6 Reasons Why Everyone in Your Organization Should Have a Number

6 Reasons Why Everyone in Your Organization Should Have a Number

What gets measured gets done, plain and simple.

That’s why, within the Entrepreneurial Operating System, we recommend getting a strong grip on the Data component of your business. Taking ownership of your organization’s data will enable you and your leaders to create clarity and accountability throughout your teams.

Complete mastery means giving every team member a single meaningful, manageable number to guide them in their work.

Giving everyone one single number will offer you and your organization six distinct advantages:

#1: Numbers Create Accountability

When you set a number, everyone understands what’s expected of them. For example, if you hold your Accounting Department responsible for “collections,” your expectation is unclear. However, if Accounting knows they are supposed to keep the accounts receivable days below 40, the balance below $100,000, or aged receivables less than $50,000, the department is clear on your expectations. That number makes the target and, therefore, the accountability, clear.

#2: A Number Creates Objectivity

Numbers cut through the murky subjective communication between manager and direct reports. As an example, the old response between sales manager and salesperson regarding last week’s sales activity was a vague “Great! Things are picking up.” The new number-based answer is crystal clear: “I got three.” If three is good for the company, then last week was great. If the target was 10, there is an issue to solve.

Better to solve it now than two months from now when it shows up as poor revenue in the P&L. A clear number can become a powerful communication tool between a manager and a direct report, creating the basis for comparison, unemotional dialogue and, ultimately, results.

#3: Accountable People Appreciate Numbers

The right people in the right seats love clarity. They enjoy being part of a culture where all are held accountable with the clarity they need to succeed. It creates a culture in which everyone pitches in to make the company a success.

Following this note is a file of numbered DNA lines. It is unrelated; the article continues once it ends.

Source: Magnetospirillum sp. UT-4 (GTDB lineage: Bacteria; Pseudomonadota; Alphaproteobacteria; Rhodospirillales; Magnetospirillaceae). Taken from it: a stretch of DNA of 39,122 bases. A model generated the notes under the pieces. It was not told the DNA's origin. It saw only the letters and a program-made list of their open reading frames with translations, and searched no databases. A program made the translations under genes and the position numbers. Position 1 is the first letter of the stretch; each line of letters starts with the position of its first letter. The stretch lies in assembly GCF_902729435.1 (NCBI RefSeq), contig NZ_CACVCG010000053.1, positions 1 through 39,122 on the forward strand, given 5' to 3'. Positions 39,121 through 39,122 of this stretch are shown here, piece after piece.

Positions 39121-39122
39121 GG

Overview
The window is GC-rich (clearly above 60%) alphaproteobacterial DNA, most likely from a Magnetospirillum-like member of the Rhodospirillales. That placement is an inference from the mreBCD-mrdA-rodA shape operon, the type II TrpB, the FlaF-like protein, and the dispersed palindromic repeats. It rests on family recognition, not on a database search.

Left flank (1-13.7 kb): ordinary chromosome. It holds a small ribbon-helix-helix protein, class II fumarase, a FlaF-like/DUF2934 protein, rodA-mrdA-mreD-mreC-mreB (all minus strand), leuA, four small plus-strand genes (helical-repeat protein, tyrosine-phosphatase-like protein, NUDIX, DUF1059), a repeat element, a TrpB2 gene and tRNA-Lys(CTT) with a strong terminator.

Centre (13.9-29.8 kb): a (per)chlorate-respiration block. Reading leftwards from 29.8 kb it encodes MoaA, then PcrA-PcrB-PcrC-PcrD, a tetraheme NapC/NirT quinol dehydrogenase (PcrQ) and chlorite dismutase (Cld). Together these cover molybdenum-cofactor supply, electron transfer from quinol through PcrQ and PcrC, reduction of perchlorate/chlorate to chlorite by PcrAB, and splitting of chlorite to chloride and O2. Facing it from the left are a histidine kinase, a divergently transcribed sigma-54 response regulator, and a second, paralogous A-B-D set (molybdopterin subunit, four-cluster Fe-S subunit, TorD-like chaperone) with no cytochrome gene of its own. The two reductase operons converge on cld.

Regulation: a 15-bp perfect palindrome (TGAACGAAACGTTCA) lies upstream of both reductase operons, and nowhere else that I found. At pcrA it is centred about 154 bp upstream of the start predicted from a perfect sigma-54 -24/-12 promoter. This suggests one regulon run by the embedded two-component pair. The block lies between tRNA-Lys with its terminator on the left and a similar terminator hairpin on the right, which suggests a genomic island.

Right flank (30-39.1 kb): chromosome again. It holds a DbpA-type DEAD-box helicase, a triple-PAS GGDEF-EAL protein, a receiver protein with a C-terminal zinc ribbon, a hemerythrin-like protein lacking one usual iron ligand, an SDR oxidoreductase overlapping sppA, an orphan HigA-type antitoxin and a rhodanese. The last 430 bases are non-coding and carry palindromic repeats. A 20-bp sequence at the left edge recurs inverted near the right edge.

Note: The wrong people who are in the wrong seats usually resist measurables. If you have someone on your team who is reluctant to accept a number, take a second look to see if there’s a mismatch.

#4: Numbers Create Healthy Competition—and Teamwork

Charles Schwab creates competition by making target numbers known to all teams. Sure, team members may experience some discomfort when they’re struggling to meet a target, but there’s nothing wrong with a little friendly pressure to produce results.

Numbers also create a sense of camaraderie when a team strategizes how to hit a particularly challenging number. For example, when a team of technicians are challenged to perform their service in four hours or less collectively, they’ll all pull together to figure out ways to achieve that number. The ones that aren’t pulling their weight will be called out by the other team members that are.

#5: Numbers Produce Ultimate Results

When you create these numbers thoughtfully, they can help you achieve both internal goals and external goals. For example, let’s say your Customer Service Department sets the expectation that zero customer issues go unresolved. By hitting that number, you’ll not only create accountability within the department, but you’ll also achieve the ultimate result of customer satisfaction and, likely, greater customer retention.

Create your numbers carefully by tying them to bigger organizational goals, and you’ll discover new ways to impact your organization in multiple ways simultaneously.

#6: Numbers Create Solutions

When you use activity-based numbers—such as sales appointments booked per week—as opposed to end-result based numbers like new business booked, you’ll spot issues earlier. You’ll be able to attack and solve any problems faster. In addition, the use of hard data makes tough decisions clearer and easier. If your people are simply not hitting their numbers, month after month, it’s probably time to make a change.

Building an Organization That’s Transparent

Once everyone has a measurable they’re accountable for, you’ll find yourself at the head of transparent organization. It will become a place where people are open and honest, one where there’s nowhere to hide. Any obstacles that stand in the way of achieving your vision will become easily apparent. You’ll know exactly where you have issues to solve, and your organization will make quick progress toward growth.

That’s the power of giving everyone a number.

2 Comments

  1. I totally get it, I’m a former NFL Player and the Team that I played for was the 49ers. I won 3- Super Bowls and never ever missed a Play-Off in my 11 year career! The one thing I understand is, how to build is a culture! I learned it from my “High School Coach,” he taught me the team is bigger then you, and it’s not about you, it’s about the team. I took that same mentality to the University of Nebraska and to the SF 49ers, and at the end of the Day it’s all about being “One Heart Beat”!!!

    You have to know your roles as a Team, and I brought that same mentally to the Corporate World here at TIBCO Software for over 20 years!

    Roger Craig
    VP Business Development

    -SF49ers
    -3XSuper Bowl Champ
    -80’s All Decade Team
    -Bay Area Hall Of Fame
    -49ers Hall Of Fame
    -I’m responsible for creating the “Day Contact’ for Professional
    Sports!

  2. Roger, thank you so much for your insightful comment. If you’re bringing that team mentality to the corporate environment – as I can see that you are – success is sure to follow.

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